I’m Hinrich, and I’ve recently joined Well as Content Lead. I’ve spent the past few years working with organisations like the NHS and the UK Government to help them design content that meets the needs of their users.
We’ve just done two weeks of discovery into Well’s services and content.
There are lots of services that Well offers but customers don’t know about or that might be difficult to administer for store staff. We’re looking at how we can maximise the potential of these services and any content related to them.
Discovery means understanding what customers need and how we can turn that into something that benefits the business.
The goal of the discovery is to decide which services to develop digitally in a way that stores can handle.
In our first two weeks we’ve been looking at these things:
- Well’s digital offer now
- how this offer is performing
- what the competition is doing
Well’s digital offer now
Currently only 4% of our web visits go to health services, for example quit smoking, sexual health or minor ailments service. When we talk about services, we have to remember that people come to our site to complete specific actions. They want to carry out these actions as painlessly as possible, for example, booking a corporate flu jab.
The quicker they can find the information and do the thing they want to do the more satisfied and likely to return they will be. We’ve identified that 74% of visitors enter the website through the homepage. This could be one of the places to promote specific services more to our customers.
There are 400,000 searches for service-related topics on Google a year. We should be able to get some of that traffic, give users what they want and benefit from it. The most searched for services relate to sexual health and flu at this time of year.
We’ve also done a content and design audit of the website to understand what’s currently there.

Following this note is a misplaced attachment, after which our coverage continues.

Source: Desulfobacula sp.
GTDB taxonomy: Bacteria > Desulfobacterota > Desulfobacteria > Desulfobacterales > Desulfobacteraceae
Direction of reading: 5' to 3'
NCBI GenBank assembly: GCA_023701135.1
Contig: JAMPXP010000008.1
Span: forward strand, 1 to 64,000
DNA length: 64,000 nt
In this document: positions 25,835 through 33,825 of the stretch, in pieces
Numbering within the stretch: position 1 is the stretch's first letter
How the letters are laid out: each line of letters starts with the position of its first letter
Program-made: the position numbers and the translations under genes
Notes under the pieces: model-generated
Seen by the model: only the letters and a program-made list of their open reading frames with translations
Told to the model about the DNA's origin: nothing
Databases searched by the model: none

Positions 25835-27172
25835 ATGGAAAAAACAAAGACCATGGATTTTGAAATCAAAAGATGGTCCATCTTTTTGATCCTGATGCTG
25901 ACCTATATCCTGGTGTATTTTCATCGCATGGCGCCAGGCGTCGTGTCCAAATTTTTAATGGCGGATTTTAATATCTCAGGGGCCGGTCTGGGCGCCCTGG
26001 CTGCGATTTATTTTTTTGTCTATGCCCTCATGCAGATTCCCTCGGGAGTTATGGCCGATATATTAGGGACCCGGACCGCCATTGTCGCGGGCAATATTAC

We listed out each page and what it’s about and took a look at how easy it is to find the information.
As part of the design and user experience audit we’ve started an ‘interface inventory’ and begun to measure things like ‘page speed’, ‘time to first meaningful paint’ and other important metrics that impact the user experience.
Audit of our buttons
Talking to customers and staff
User research is an important part of our discovery. We’ll be visiting Well stores to meet staff and customers to understand their needs and the way they talk about services. We’ll also be looking into how they think, behave and make decisions around managing their health.
All this will help us decide what to design. We’ll continue to ask customers for feedback at every stage of the project.
What the competition is up to
So far we’ve looked at around 50 pharmacy and digital health websites. We found that services are chronically undersold across the industry.
The main trend that we’re seeing is that the digital service offer is very much divorced from what’s going on in the stores.
Analysis of other digital services
Bleak is good
This might all sound a bit bleak, but actually it’s a big opportunity for Well. We’re offering a large range of very valuable services in stores that we’re not shouting about enough and in the right way.
Digital can help with this. It can, for example, make it easier for people to access services and for in-store staff to handle customers.
The NHS is already starting to tell people that a pharmacist can help you with your condition instead of sending them straight to the GP. So the tide is changing.
We’ll map out the big national services to understand the customer and staff journeys. This will show us what currently works and where there are issues.
We’ll also dig deeper into the data for these services to understand how they’re used and what financial impact key services can have.
This will help us to decide which services to focus on initially, so that we can make a plan how to go forward after discovery.
Subscribe to Well Blog
Get the latest posts delivered right to your inbox